Free-space optical interconnects have been identified as a potentially important technology for future massively parallel-computing systems. The development of optoelectronic smart pixels based on InGaAs/AlGaAs multiple-quantum-well modulators and detectors flip-chip solder-bump bonded onto complementary-metal-oxide-semiconductor (CMOS) circuits and the design and construction of an experimental processor in which the devices are linked by free-space optical interconnects are described. For demonstrating the capabilities of the technology, a parallel data-sorting system has been identified as an effective demonstrator. By use of Batcher's bitonic sorting algorithm and exploitation of a perfect-shuffle optical interconnection, the system has the potential to perform a full sort on 1024, 16-bit words in less than 16 µs. We describe the design, testing, and characterization of the smart-pixel devices and free-space optical components. InGaAs-CMOS smart-pixel, chip-to-chip communication has been demonstrated at 50 Mbits/s. It is shown that the initial system specifications can be met by the component technologies. © 1998 Optical Society of America.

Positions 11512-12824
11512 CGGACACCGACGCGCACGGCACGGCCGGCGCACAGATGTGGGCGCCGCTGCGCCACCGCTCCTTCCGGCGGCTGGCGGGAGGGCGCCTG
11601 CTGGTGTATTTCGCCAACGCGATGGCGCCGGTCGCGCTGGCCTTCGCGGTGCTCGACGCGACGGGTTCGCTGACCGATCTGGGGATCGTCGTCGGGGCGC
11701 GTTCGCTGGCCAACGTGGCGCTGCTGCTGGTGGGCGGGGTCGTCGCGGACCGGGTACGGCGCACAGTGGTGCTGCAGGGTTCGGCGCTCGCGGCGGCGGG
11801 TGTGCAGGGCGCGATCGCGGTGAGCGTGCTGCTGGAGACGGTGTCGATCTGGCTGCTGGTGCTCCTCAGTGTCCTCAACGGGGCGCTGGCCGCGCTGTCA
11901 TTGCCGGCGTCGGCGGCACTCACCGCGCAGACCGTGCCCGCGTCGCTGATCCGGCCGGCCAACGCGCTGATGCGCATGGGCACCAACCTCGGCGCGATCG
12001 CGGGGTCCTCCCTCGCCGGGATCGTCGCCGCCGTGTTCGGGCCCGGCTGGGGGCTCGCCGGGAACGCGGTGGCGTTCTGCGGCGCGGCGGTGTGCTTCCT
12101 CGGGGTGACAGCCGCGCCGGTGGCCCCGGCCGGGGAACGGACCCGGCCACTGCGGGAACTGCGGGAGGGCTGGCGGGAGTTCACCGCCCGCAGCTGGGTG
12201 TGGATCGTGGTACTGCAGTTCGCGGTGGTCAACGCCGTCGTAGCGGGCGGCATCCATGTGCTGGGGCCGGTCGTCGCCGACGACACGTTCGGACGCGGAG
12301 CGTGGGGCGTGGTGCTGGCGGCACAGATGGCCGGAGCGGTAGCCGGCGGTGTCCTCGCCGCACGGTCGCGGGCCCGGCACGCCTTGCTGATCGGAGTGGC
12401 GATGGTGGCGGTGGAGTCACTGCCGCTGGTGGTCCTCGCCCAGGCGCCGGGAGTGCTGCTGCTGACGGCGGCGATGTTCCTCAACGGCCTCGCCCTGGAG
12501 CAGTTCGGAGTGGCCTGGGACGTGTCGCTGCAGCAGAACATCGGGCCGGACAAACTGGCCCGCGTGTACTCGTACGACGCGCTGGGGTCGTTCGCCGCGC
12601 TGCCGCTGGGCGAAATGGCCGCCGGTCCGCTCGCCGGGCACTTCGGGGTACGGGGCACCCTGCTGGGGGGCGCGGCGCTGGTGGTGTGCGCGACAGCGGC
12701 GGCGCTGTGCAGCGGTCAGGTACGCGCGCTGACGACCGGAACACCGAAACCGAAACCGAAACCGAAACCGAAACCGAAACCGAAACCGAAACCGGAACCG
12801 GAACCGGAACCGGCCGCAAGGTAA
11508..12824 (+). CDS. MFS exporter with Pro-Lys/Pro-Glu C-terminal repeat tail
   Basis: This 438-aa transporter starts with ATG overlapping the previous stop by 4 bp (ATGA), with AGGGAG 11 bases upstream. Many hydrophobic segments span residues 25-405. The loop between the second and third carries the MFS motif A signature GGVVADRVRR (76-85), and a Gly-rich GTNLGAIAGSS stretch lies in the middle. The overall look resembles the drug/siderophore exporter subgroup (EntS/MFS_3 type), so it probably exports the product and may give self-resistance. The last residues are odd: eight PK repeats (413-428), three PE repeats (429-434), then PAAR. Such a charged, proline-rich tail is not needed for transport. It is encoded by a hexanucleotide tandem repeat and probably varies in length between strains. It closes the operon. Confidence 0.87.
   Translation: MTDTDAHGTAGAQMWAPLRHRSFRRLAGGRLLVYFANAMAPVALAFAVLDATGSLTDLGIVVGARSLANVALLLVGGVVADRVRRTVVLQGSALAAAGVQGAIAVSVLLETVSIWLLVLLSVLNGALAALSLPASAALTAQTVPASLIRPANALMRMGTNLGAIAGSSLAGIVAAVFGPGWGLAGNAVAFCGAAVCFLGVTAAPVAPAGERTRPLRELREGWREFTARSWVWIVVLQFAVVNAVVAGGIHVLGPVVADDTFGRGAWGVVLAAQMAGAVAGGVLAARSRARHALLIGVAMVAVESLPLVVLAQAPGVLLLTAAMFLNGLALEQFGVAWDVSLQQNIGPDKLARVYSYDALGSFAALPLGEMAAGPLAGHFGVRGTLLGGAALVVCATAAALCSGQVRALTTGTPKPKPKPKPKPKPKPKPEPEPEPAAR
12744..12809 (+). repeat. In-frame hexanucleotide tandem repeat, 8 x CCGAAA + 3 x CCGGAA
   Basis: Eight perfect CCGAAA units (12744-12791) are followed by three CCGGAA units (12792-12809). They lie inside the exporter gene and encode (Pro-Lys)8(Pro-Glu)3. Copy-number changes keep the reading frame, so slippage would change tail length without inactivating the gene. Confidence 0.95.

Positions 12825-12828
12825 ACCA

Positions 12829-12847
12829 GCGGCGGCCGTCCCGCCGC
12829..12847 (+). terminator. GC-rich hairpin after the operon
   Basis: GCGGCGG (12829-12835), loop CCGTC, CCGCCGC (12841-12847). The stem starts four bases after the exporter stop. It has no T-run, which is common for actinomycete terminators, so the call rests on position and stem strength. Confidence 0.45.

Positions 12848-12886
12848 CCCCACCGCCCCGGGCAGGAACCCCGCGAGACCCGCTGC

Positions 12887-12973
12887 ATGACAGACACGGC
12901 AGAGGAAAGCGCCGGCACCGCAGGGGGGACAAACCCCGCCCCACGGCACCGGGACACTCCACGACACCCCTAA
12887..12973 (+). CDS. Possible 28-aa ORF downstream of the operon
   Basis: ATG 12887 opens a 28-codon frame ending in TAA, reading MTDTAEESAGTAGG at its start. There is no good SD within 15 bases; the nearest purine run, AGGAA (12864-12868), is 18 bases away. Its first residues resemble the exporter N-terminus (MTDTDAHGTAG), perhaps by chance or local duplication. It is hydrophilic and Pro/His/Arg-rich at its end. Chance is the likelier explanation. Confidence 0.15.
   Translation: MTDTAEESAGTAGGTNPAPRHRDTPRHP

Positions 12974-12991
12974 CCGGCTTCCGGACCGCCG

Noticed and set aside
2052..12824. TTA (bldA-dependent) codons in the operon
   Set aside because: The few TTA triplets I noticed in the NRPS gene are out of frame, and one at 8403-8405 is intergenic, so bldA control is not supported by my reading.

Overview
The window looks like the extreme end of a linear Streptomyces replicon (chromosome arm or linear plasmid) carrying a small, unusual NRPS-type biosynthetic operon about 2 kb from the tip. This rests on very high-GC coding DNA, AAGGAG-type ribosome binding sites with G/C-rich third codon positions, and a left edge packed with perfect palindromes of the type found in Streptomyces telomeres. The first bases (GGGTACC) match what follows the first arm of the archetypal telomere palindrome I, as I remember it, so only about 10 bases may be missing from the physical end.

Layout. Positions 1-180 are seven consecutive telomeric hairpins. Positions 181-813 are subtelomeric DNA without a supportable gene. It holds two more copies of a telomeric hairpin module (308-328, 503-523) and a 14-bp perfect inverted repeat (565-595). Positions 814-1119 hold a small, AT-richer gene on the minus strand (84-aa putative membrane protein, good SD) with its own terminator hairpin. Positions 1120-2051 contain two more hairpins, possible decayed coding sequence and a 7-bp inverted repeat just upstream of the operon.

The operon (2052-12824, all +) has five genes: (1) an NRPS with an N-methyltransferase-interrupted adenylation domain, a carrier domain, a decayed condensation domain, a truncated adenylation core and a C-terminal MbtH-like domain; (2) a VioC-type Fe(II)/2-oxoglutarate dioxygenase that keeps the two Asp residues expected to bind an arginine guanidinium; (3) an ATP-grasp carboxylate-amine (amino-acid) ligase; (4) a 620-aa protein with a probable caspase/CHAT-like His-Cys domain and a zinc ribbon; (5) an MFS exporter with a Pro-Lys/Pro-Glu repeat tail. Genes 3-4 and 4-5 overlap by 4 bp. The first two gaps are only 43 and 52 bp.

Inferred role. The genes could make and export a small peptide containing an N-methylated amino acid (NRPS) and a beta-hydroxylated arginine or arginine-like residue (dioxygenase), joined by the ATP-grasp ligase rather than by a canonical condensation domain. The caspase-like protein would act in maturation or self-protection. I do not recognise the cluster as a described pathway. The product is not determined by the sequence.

|Number of pages||9|
|Publication status||Published - 1998|